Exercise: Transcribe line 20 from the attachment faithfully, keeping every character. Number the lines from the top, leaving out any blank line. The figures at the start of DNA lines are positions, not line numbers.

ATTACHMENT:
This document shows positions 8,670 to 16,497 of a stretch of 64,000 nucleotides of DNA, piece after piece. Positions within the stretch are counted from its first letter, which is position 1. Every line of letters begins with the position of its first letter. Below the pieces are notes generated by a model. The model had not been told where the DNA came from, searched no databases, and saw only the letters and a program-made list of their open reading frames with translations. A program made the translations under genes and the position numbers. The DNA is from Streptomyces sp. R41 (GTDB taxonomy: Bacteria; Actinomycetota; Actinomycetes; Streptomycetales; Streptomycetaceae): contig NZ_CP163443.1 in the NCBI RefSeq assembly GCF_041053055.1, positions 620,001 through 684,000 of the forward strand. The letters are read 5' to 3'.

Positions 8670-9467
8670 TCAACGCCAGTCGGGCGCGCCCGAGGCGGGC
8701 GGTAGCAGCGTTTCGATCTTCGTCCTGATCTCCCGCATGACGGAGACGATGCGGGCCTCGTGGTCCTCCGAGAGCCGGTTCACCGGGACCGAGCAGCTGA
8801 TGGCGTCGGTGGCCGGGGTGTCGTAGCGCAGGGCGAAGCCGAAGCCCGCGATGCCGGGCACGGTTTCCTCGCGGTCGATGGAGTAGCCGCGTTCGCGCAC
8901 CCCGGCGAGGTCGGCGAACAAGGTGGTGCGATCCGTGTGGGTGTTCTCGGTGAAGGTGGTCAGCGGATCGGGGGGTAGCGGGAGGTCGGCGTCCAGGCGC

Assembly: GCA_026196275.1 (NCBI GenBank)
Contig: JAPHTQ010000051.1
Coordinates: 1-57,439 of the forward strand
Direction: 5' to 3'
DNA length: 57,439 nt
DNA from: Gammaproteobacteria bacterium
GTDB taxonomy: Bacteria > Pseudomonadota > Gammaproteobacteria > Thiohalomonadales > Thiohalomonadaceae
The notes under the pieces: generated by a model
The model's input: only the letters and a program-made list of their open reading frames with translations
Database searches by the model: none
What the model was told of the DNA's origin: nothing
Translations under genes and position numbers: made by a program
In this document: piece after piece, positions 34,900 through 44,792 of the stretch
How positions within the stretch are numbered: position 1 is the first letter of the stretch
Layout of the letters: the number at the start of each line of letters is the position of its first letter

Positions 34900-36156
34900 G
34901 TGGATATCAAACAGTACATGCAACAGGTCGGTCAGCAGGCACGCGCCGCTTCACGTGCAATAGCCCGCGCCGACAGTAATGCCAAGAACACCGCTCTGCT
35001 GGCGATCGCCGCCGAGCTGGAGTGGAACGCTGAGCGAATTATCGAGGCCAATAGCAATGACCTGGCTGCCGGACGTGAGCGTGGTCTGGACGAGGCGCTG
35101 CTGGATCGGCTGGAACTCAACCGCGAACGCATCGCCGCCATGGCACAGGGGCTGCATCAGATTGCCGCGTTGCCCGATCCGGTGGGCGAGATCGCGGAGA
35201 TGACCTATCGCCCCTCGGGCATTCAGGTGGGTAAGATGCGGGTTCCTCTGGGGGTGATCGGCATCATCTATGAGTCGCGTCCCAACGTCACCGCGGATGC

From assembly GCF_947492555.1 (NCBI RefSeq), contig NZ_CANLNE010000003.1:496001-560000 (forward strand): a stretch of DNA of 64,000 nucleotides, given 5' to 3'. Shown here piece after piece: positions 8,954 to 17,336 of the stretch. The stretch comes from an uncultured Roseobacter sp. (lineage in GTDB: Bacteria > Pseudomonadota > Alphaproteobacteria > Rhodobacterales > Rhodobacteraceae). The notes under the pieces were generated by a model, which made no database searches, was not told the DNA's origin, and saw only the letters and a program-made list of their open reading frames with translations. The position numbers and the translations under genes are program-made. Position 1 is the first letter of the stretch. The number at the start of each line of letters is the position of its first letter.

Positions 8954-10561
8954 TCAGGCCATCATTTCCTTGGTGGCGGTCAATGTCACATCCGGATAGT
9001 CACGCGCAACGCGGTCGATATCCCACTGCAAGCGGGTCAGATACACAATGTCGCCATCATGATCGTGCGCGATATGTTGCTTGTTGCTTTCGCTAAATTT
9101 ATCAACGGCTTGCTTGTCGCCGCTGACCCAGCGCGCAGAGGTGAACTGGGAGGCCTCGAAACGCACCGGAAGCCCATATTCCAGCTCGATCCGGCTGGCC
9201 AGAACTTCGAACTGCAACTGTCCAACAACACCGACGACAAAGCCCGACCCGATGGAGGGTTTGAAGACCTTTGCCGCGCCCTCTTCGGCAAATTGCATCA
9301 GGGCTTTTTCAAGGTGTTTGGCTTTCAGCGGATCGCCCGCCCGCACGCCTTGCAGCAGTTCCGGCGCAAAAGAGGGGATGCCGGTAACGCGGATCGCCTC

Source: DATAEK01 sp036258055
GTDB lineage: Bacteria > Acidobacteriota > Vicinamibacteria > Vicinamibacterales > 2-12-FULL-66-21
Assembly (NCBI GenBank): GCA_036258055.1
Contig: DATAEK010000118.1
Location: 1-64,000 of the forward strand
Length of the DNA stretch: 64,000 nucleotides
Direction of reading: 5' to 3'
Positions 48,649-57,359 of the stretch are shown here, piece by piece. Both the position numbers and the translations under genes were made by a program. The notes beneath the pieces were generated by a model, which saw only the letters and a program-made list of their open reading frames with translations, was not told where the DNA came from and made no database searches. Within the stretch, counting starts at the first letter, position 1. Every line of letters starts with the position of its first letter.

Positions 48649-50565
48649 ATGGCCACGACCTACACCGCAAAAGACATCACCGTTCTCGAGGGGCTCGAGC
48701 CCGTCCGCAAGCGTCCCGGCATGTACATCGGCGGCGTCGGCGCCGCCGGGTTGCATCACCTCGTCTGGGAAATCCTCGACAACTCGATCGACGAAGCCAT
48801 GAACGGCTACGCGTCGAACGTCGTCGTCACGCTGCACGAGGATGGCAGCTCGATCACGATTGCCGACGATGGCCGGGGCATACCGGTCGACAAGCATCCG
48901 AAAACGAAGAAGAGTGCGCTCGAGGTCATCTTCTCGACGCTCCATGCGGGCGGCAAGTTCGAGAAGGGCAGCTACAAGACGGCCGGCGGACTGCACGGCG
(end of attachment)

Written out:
How positions within the stretch are numbered: position 1 is the first letter of the stretch